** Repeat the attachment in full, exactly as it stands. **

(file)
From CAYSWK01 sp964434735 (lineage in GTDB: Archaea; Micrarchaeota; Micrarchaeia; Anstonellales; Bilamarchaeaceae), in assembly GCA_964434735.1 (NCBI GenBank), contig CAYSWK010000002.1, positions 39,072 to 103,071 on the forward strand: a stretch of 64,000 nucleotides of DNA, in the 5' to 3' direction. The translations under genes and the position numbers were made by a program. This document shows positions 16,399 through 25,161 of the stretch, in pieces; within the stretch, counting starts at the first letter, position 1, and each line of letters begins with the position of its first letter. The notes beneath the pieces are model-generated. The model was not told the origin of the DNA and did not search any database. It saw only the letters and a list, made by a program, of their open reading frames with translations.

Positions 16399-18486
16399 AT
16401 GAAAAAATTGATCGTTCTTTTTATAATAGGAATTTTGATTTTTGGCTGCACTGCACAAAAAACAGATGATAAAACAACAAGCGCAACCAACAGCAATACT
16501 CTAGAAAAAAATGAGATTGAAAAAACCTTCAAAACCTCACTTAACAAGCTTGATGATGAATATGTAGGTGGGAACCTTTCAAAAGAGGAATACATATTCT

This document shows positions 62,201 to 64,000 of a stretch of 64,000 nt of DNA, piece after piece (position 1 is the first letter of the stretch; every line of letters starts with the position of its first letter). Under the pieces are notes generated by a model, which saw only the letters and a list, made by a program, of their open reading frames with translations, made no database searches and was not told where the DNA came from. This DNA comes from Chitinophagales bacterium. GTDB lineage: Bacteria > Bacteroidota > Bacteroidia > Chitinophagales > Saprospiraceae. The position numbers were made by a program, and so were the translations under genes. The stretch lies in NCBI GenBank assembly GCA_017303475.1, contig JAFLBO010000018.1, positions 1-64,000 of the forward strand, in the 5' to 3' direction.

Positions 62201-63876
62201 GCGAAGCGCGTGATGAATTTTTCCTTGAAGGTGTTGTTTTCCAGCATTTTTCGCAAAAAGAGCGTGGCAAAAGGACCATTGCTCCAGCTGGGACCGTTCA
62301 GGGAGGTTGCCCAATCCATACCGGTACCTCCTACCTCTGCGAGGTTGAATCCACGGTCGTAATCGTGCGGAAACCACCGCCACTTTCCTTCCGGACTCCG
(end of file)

From CAYSWK01 sp964434735 (lineage in GTDB: Archaea; Micrarchaeota; Micrarchaeia; Anstonellales; Bilamarchaeaceae), in assembly GCA_964434735.1 (NCBI GenBank), contig CAYSWK010000002.1, positions 39,072 to 103,071 on the forward strand: a stretch of 64,000 nucleotides of DNA, in the 5' to 3' direction. The translations under genes and the position numbers were made by a program. This document shows positions 16,399 through 25,161 of the stretch, in pieces; within the stretch, counting starts at the first letter, position 1, and each line of letters begins with the position of its first letter. The notes beneath the pieces are model-generated. The model was not told the origin of the DNA and did not search any database. It saw only the letters and a list, made by a program, of their open reading frames with translations.

Positions 16399-18486
16399 AT
16401 GAAAAAATTGATCGTTCTTTTTATAATAGGAATTTTGATTTTTGGCTGCACTGCACAAAAAACAGATGATAAAACAACAAGCGCAACCAACAGCAATACT
16501 CTAGAAAAAAATGAGATTGAAAAAACCTTCAAAACCTCACTTAACAAGCTTGATGATGAATATGTAGGTGGGAACCTTTCAAAAGAGGAATACATATTCT

This document shows positions 62,201 to 64,000 of a stretch of 64,000 nt of DNA, piece after piece (position 1 is the first letter of the stretch; every line of letters starts with the position of its first letter). Under the pieces are notes generated by a model, which saw only the letters and a list, made by a program, of their open reading frames with translations, made no database searches and was not told where the DNA came from. This DNA comes from Chitinophagales bacterium. GTDB lineage: Bacteria > Bacteroidota > Bacteroidia > Chitinophagales > Saprospiraceae. The position numbers were made by a program, and so were the translations under genes. The stretch lies in NCBI GenBank assembly GCA_017303475.1, contig JAFLBO010000018.1, positions 1-64,000 of the forward strand, in the 5' to 3' direction.

Positions 62201-63876
62201 GCGAAGCGCGTGATGAATTTTTCCTTGAAGGTGTTGTTTTCCAGCATTTTTCGCAAAAAGAGCGTGGCAAAAGGACCATTGCTCCAGCTGGGACCGTTCA
62301 GGGAGGTTGCCCAATCCATACCGGTACCTCCTACCTCTGCGAGGTTGAATCCACGGTCGTAATCGTGCGGAAACCACCGCCACTTTCCTTCCGGACTCCG